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Hoffmann, R. A wiki for the life sciences where authorship matters. Nature Genetics (2008)
 
 
 
 
 

Calbindin-D9k and calbindin-D28k expression in rat mineralized tissues in vivo.

Following their terminal differentiation, highly specialized cells, ameloblasts, odontoblasts, and osteoblasts sequentially elaborate mineralized tissues. While the developmental expression pattern of matrix proteins has been studied extensively, less attention has been paid to the molecules involved in calcium handling, such as calcium-binding proteins. This shortcoming, as well as previous conflicting data, led us to conduct studies on calbindin-D9k and calbindin-D28k in rat mandibular bone and incisor based on several methods established on rat ameloblasts in vivo. Radioimmunoassays showed that calbindin-D28k accounts for approximately 0.1% of cytosolic proteins in the ectomesenchymal fraction and 1% in the epithelial fraction of the rat incisor and is 100-fold more concentrated than calbindin-D9k in both tissue types. Western blot analysis confirmed that the anticalbindin-D28k reactive species corresponded to the well characterized renal calbindin-D28k in the ectomesenchyme. In this tissue, calbindin-D28k was ultrastructurally immunolocalized in the odontoblasts. Quantitative immunocytochemistry showed that labeling was distributed throughout their nucleus and cytoplasm. The similar cytoplasmic distribution of both calbindin-D proteins and mRNAs suggests that their expression is regulated at the subcellular level. In particular, immunoreactive calbindin-D28k appeared to be associated with rough endoplasmic reticulum. Calbindin-D9k antisense probe showed negligible labeling in odontoblasts, in parallel with the protein quantities measured (approximately 10 ng/mg of total protein). Finally, in situ hybridization showed transcripts for both calbindins-D in ameloblasts and also in osteoblasts. In summary, the present results support the concept that an elevated expression of these vitamin D-dependent calcium-binding proteins may characterize the phenotype of cells directly involved in the elaboration of mineralized tissues, enamel, dentine, and bone.[1]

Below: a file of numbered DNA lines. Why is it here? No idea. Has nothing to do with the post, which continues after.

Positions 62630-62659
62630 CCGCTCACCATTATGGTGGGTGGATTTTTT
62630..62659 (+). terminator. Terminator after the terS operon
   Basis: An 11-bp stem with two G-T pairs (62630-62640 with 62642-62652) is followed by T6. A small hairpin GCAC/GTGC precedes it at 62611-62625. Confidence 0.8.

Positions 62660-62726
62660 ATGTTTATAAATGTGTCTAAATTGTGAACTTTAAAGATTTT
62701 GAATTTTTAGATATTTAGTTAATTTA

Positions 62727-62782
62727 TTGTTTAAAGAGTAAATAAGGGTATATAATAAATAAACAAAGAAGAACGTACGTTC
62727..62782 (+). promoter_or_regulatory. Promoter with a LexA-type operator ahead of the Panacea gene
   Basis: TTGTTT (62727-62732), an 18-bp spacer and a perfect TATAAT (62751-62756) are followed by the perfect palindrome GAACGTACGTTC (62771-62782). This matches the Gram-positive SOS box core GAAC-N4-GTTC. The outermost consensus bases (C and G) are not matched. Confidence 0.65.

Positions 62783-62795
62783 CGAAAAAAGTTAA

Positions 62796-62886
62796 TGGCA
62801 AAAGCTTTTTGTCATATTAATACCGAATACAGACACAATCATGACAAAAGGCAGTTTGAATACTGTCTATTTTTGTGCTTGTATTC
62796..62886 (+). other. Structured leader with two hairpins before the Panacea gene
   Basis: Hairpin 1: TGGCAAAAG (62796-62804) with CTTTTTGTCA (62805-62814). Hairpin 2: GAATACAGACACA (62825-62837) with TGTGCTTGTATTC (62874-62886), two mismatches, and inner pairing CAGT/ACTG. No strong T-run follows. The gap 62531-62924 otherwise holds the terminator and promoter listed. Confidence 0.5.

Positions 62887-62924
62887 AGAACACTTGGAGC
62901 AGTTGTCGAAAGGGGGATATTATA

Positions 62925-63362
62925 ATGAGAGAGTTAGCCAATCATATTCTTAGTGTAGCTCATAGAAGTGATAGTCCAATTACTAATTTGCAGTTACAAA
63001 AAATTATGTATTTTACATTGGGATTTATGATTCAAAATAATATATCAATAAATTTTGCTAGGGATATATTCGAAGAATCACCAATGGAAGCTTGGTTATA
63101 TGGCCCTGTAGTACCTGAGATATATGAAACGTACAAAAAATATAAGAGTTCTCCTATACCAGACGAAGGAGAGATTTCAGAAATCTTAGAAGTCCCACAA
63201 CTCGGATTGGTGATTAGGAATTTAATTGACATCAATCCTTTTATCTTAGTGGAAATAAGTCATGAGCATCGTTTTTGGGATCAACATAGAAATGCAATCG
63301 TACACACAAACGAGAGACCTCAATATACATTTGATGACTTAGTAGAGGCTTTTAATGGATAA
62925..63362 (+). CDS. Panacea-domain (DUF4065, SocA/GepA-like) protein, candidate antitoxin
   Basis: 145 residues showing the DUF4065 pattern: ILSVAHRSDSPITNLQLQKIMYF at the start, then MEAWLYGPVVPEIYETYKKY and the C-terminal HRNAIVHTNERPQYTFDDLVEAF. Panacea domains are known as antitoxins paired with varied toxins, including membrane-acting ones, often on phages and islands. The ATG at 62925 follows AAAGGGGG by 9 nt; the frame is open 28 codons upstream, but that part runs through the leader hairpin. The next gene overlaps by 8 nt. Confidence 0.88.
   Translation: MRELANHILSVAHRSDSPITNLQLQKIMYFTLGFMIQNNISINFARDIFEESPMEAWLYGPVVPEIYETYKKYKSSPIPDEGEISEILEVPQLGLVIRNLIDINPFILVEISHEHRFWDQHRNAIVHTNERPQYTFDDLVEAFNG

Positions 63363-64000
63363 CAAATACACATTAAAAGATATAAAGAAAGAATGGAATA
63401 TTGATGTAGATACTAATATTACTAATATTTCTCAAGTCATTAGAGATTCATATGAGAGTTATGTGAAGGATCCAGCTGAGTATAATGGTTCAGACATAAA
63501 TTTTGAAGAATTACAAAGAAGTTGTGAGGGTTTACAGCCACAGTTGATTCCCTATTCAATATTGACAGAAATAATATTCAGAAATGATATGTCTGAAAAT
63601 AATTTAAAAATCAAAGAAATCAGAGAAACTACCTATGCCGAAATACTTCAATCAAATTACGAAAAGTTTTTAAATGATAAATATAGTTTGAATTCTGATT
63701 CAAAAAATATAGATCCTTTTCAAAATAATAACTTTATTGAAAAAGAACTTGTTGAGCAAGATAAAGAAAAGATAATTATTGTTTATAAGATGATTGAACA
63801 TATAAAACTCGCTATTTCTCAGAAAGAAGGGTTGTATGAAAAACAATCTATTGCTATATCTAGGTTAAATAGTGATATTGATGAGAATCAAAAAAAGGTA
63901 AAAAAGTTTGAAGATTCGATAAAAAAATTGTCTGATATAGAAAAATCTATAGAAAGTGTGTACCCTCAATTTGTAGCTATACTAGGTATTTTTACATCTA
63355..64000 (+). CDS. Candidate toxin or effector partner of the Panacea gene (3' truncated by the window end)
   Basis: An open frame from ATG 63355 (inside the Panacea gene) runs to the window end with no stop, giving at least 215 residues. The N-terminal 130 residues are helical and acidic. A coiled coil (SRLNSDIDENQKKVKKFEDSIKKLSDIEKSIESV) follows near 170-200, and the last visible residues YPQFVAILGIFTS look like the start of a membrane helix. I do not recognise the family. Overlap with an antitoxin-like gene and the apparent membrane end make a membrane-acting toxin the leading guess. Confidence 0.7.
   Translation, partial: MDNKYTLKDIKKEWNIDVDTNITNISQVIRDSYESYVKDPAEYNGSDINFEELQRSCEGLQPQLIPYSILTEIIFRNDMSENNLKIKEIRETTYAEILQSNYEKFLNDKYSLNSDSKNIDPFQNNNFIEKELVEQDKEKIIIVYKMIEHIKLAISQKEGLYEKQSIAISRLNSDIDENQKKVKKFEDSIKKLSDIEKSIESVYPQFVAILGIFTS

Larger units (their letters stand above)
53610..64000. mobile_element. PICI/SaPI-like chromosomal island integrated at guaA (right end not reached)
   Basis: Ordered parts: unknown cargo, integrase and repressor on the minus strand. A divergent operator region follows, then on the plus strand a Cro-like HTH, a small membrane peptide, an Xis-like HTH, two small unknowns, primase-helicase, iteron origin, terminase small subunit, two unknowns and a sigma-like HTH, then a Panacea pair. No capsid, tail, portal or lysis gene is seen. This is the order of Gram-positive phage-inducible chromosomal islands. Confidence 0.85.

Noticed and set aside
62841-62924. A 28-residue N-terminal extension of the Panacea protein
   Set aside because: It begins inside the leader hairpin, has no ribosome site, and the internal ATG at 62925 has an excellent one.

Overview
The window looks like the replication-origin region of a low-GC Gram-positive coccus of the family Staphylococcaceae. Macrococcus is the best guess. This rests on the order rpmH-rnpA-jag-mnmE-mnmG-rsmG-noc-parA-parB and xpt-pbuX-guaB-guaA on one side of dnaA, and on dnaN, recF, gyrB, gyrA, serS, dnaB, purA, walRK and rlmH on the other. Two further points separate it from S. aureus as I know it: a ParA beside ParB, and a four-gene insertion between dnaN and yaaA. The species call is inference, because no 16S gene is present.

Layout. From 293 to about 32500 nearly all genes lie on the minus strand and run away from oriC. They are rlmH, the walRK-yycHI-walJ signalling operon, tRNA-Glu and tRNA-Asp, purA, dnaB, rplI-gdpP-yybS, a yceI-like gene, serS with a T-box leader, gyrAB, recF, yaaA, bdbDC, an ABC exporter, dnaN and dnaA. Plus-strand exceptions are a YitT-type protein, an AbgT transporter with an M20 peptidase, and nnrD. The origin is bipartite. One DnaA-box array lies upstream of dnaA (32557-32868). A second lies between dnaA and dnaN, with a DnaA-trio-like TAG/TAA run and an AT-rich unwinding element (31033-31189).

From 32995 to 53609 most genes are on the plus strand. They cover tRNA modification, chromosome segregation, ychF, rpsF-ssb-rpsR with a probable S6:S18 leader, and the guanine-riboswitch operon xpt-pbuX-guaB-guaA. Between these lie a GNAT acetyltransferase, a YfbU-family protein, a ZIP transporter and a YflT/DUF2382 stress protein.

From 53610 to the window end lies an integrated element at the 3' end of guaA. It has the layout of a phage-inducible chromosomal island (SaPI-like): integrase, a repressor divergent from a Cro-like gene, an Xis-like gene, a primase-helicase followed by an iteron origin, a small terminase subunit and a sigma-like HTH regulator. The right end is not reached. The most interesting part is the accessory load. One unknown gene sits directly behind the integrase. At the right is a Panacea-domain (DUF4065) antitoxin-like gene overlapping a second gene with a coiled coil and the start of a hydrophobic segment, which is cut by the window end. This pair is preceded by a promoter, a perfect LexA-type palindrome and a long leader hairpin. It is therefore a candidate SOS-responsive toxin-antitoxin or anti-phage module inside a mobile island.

References

  1. Calbindin-D9k and calbindin-D28k expression in rat mineralized tissues in vivo. Berdal, A., Hotton, D., Saffar, J.L., Thomasset, M., Nanci, A. J. Bone Miner. Res. (1996) [Pubmed]
 
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